A signature climb.
Vallter 2000 is a 23.2km climb with an average gradient of 5.8%. A signature climb that has been the finish for several editions of ‘La Volta a Catalunya’ and ‘La Vuelta a España’ stages. Similar to Alpe d’huez and Luz Ardiden, and notably a good test for any ‘strava’ segment specialist.
All good rides start with a coffee and a bike shot.
Our ride began in the small town, Camprodon. Located in the heart of the Girona Pyrenees, this charming village has ancient roots to the 12th century. In the year 1118 it began as a small market near the Sant Pere Monastery.
Today the village, with its Romanesque architecture, charming community squares and stone laid roads, play as a setting and backdrop to the essence of rural village life.
After meandering and enjoying getting lost in the medieval town, it's not a surprise that all roads lead to Vallter 2000.
A mere 200m climbed in 12km as we passed through Setcases and rode over the official start of the climb.
From here the gradient averages over 7%.
The Climb. It's on!
Climbing amongst the trees with towering chunks of granite above us. It doesn’t take long for the climb to change personality.
Our heart rates are up, and it's up and over, to ride high above the valley with the ski resort insight. A respite for the legs before the final push.
The final few kilometres take you up through to the concave face of the mountain, the roads bend and eventually hits the first paved and empty car-park, marking the beginning of a concentrated and joyous set of switchbacks.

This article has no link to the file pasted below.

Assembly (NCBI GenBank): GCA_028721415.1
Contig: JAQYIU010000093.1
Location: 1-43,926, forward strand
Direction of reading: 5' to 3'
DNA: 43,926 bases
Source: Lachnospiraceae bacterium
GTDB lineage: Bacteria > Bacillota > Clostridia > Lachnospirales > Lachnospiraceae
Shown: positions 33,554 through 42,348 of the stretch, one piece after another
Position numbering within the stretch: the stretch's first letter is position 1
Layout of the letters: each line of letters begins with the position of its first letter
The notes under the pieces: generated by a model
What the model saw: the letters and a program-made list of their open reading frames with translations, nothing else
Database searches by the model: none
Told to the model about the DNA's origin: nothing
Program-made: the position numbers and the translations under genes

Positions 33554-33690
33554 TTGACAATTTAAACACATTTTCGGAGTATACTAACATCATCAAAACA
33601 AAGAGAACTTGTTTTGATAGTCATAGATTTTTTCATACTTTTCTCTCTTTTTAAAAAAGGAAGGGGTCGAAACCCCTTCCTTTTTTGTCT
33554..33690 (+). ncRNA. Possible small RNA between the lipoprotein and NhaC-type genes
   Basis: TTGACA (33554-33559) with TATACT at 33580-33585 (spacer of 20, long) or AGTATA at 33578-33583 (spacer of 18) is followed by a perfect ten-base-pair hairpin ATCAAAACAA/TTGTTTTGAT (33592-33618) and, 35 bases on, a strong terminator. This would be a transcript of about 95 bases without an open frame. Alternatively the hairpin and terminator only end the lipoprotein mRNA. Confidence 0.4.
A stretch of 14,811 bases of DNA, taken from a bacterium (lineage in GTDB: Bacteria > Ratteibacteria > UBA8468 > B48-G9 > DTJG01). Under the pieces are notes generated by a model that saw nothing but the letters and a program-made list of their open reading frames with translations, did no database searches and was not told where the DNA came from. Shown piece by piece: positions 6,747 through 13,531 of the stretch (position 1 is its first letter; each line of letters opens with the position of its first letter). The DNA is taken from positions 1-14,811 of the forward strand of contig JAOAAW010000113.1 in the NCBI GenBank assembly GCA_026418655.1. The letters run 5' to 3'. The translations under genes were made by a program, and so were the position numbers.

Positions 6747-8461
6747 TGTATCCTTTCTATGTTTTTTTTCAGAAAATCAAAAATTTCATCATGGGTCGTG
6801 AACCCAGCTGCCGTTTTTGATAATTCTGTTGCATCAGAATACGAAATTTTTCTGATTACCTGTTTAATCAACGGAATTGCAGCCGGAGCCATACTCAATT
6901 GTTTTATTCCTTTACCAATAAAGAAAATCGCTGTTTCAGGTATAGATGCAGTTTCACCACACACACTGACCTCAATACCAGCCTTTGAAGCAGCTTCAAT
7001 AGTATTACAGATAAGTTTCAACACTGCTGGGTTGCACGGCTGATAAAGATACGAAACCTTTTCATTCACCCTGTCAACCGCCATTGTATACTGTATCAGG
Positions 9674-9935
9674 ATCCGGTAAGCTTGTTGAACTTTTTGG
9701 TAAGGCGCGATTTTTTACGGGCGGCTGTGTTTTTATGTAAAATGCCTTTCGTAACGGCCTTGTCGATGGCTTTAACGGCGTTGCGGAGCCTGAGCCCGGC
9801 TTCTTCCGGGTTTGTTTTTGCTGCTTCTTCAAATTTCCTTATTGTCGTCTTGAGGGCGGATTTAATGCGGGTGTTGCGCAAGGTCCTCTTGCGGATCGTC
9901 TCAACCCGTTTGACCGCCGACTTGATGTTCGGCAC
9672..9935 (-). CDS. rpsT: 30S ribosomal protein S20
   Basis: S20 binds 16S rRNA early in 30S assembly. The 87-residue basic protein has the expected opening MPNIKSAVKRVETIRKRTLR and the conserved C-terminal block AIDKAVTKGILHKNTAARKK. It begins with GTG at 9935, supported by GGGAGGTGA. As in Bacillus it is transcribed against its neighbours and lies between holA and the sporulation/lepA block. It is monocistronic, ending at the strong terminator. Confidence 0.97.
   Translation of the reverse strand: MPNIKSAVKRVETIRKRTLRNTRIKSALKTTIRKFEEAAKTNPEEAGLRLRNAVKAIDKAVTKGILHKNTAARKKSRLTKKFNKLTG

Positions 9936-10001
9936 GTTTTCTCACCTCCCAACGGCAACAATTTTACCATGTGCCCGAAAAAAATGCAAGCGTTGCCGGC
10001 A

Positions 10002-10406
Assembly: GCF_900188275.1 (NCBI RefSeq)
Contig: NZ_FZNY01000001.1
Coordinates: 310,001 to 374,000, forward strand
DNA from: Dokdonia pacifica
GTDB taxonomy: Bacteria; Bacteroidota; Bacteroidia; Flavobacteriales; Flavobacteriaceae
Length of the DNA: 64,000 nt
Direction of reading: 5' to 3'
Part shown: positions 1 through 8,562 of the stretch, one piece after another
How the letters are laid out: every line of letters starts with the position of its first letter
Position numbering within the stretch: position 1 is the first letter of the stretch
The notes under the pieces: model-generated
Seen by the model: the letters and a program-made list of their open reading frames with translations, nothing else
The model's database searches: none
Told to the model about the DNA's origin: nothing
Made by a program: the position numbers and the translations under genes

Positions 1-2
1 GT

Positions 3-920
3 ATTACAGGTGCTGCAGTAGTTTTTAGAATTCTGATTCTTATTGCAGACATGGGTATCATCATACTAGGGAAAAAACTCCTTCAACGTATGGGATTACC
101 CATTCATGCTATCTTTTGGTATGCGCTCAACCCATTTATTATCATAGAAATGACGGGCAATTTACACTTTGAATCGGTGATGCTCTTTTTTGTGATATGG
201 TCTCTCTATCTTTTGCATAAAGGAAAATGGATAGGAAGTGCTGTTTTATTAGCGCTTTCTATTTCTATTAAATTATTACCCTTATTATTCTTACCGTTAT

The light dances through the trees, constantly changing and illuminating different sections of the road.
A climb to ourselves with just the sounds of cow bells ringing and echoing in the valley.
The light – majestic. When it's not dancing through the trees, it’s through the clouds.
Making these switchbacks even more delightful, on every bend, an edition of red painted road markings – paying homage to the world’s greatest climbs and toughest races. True inspiration to keep the pedals turning and the effort level up.
Past the ‘Tour de France’ marking and towards the final turn, rising sharply into the sky.
Expending the last bit of energy to get over the finish line before taking in the spectacular views.
Racing the light and cooler temperatures, it's a sweet descent.
Easy to see why this climb has such riding history. A rewarding climb with stunning views - and not a car in sight. Perhaps the trade-off for the empty roads is there is no coffee and cake at the top, everything closed. Can that be a trade off?! Vallter 2000 is a must-do climb. Definitely one for the books!
Col du Galibier
(Col du Télégraphe)
The most stringent (road bike) col on the French mainland – Col du Galibier is iconic. It is deemed to be a 'top 5' of world climbs, and is favoured by teams for pre Tour training.